Almost EVERYBODY dreams of someday....Writing a book Traveling the world Being an art star Starting a business
and it's easy to TALK about it.
But talk is cheap.
As soon as you get any farther than climbing the latter at a J.O.B., the herd thins real fast.
There's always an excuse. The kids, the college savings, I need to spend more time with my family, yada yada.
And frankly, the artist entrepreneurial journey is lonely and painful.
Nobody really knows what you deal with. I remember the first time I hired someone (Rebecca), I was beside myself with paranoia. "What if payday arrives and I can't produce the dinero?"
Once I sent out a survey to a group of oil painters that said "How many of you have mortgaged your house just to buy food?" and it seemed like almost everybody.
There's the obvious stuff you've gotta overcome. Stuff like that.
But there's a whole buncha not-so-obvious stuff too.
Like learning to go out and sell something when your heart is throbbing with fear. Like finding out that even though you don't know any more than anybody else, YOU are the only one willing to take charge, so... you're in charge.
You don't say to yourself "I'm the only one who seems to know what needs to get done around here" because you're a narcissist.
You say that cuz it's true.
Welcome to the world of The Buck Stops Here.
When The Buck Stops Here, 95% of people will not understand the world you live in, because the world THEY live in is: The buck stops somewhere else.
You can't go to church and complain about your $36,000 tax bill. They won't understand. "Oh, that's too bad. Cry me a river."
You also can't head down to the local pub and complain about how someone wants to give 1 year free maternity and paternity leave to Everyone. Someone might throw a beer bottle at you.
Kind of a thankless job sometimes.
But it does have its rewards.
A whole BUNCH of people in our artist community have written a book, traveled the world, been an art star (at least in some tiny corner of the world) and yes, started an art business.
I think one of the greatest things is the quality of your peers.
The herd is thin and the ones that are left - well, they certainly have the smell of battle on 'em.
And you find that, contrary to stereotypes, they're actually EXTREMELY generous. Heck, they're just so happy to be sitting across the table eating burgers with someone who UNDERSTANDS them, they'll tell you anything you wanna know.
And every syllable drips with experience and struggle and victory.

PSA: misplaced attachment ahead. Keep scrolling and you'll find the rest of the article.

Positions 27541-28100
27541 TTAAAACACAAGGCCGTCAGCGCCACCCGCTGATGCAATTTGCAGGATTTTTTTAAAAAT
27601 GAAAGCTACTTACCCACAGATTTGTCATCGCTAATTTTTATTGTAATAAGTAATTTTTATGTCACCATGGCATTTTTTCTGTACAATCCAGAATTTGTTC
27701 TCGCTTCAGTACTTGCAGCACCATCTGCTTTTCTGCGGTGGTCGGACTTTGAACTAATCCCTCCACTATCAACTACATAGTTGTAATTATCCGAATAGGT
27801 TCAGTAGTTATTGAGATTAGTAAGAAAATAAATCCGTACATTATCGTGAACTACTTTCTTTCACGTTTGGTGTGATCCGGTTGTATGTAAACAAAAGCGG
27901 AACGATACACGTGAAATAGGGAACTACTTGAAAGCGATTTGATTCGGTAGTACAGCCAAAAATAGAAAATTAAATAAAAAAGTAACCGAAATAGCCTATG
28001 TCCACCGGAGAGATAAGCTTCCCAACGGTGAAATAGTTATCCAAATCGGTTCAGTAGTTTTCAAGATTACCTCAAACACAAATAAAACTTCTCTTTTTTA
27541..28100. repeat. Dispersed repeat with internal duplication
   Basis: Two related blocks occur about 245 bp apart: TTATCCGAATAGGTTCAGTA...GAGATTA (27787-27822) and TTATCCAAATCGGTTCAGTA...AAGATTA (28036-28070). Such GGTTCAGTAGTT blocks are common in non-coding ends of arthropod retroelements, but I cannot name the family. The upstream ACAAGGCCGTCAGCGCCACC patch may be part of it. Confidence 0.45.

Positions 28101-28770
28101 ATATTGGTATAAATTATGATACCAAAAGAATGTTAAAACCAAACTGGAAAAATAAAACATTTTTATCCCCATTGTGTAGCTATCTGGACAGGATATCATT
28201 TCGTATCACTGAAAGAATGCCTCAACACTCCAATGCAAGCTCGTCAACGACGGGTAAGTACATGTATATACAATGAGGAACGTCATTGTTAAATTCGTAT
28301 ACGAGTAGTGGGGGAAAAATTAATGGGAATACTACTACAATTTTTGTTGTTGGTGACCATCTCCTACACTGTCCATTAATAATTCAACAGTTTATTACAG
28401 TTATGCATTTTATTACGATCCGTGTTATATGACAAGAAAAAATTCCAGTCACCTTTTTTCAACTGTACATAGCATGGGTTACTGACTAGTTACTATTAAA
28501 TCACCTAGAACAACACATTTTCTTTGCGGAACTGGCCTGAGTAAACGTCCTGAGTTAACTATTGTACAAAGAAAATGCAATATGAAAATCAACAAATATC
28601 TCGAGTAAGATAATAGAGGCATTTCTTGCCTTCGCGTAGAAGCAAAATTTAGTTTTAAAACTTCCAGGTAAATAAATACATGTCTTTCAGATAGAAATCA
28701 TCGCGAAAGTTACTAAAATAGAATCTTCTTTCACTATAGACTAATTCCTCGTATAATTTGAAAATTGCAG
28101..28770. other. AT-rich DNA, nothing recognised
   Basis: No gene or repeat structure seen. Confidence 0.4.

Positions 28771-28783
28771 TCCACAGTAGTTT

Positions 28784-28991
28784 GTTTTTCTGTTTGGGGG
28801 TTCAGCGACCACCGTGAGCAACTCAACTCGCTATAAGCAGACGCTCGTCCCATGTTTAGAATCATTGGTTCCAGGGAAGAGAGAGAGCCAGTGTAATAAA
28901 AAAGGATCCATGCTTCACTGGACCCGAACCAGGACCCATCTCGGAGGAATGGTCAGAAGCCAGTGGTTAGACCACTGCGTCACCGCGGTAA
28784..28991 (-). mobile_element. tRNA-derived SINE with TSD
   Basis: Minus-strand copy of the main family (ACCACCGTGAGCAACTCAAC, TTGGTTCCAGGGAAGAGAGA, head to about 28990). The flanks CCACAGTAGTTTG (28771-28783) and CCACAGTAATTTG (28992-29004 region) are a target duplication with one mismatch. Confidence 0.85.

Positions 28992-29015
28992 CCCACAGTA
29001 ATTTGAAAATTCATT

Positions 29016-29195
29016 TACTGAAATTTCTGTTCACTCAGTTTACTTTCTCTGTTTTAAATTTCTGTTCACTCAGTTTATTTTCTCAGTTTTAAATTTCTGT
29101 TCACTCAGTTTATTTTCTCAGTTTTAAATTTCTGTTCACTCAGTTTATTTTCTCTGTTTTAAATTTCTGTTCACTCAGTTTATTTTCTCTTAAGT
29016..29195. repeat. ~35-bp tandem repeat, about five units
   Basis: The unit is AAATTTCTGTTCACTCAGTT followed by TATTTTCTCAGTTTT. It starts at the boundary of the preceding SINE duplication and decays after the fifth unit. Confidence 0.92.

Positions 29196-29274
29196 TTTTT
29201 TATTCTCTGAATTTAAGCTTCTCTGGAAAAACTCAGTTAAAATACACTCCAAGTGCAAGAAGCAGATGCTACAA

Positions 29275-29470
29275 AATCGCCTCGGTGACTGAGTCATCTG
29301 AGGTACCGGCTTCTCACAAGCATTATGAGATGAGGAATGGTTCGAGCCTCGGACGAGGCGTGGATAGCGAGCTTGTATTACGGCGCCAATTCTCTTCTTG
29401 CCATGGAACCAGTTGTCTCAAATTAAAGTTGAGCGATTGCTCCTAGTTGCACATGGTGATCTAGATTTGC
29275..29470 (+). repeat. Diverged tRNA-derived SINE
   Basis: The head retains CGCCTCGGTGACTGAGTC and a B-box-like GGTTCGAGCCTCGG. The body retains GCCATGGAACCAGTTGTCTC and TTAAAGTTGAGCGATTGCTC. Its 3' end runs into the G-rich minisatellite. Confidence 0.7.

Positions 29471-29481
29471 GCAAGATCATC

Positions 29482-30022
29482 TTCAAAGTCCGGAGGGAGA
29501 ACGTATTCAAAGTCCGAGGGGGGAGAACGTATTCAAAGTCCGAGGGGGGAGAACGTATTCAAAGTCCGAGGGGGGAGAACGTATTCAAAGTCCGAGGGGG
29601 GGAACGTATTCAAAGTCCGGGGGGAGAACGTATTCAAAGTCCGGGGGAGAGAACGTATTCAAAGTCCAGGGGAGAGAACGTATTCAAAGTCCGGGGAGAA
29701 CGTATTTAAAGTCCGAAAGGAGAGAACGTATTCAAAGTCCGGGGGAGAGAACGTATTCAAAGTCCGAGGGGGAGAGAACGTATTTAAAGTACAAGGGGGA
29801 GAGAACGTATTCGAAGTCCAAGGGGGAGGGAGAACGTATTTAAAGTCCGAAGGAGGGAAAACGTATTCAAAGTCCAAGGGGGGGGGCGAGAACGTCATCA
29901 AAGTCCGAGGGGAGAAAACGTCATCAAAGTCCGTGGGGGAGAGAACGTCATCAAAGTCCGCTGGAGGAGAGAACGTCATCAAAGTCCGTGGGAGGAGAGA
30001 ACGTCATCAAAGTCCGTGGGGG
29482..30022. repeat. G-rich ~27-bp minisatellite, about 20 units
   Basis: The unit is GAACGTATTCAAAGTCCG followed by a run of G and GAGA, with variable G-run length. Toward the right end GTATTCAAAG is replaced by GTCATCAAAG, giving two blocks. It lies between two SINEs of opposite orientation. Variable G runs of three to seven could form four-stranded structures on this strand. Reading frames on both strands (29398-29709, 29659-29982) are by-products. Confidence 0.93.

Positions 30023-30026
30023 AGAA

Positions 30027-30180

The artist entrepreneurial life is one where you fail more often than you succeed.
You come to understand there is something blessed, maybe even sacred about failure.
It has this odd way of letting you know your place in the world. As long as you don't get complacent, it keeps your ego solidly in check.
You know that half the things you think are true probably aren't, and half the things you KNOW are true are almost certain to change next week.
You surf the edge of chaos, enjoying the thrill of the ride. The agony and the ecstasy.
Some people said you'd never be anybody.
They said you'd NEVER be an artist.
You were learning disabled or a "C" student or you couldn't concentrate or you were a pain in the ass or whatever.
They judged you however they judged you.
But they didn't know YOU. The real you deep inside, the one who decided, somewhere along the way, that dodging the swinging tire irons and rolling with the punches was better than a life of quiet desperation.
I always loved the old bit of advice to professors: "Be nice to the A students because someday they'll become your fellow professors. Be nice to the B students because their parents sign your paychecks. And be nice to the C students cuz someday they're build you a performing arts center."
Here in our Smart Art Marketing community, mostly we're C students (myself included) with a touch of ADHD, and most of us are a pain in the ass, and we're all misfits. It's the gathering of the great Hermit Colony.
And it's a blast.
Just know that wherever you are, whatever you're doing today, if you've chosen the lesser-trod path of more failure than success, more uncertainty than exact answers, and The Buck Stops Here, you've won OUR respect.
And most importantly, YOURS.
Seize the Day.